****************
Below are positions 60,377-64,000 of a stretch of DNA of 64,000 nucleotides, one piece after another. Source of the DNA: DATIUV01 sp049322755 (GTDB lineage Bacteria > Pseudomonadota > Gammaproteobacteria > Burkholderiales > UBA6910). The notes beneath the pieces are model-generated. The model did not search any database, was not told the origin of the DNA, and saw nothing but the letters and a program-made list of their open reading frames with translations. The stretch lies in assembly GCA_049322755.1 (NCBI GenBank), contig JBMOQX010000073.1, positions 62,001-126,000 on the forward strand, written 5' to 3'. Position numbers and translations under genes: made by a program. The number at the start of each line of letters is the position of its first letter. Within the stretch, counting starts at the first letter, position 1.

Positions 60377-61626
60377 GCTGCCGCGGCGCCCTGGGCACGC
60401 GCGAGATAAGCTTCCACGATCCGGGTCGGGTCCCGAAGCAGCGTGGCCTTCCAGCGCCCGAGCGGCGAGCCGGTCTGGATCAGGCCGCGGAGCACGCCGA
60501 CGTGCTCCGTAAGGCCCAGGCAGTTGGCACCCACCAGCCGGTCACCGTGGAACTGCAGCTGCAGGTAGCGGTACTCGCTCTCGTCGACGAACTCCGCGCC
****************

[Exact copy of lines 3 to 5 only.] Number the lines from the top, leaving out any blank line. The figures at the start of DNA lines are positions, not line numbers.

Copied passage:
60377 GCTGCCGCGGCGCCCTGGGCACGC
60401 GCGAGATAAGCTTCCACGATCCGGGTCGGGTCCCGAAGCAGCGTGGCCTTCCAGCGCCCGAGCGGCGAGCCGGTCTGGATCAGGCCGCGGAGCACGCCGA
60501 CGTGCTCCGTAAGGCCCAGGCAGTTGGCACCCACCAGCCGGTCACCGTGGAACTGCAGCTGCAGGTAGCGGTACTCGCTCTCGTCGACGAACTCCGCGCC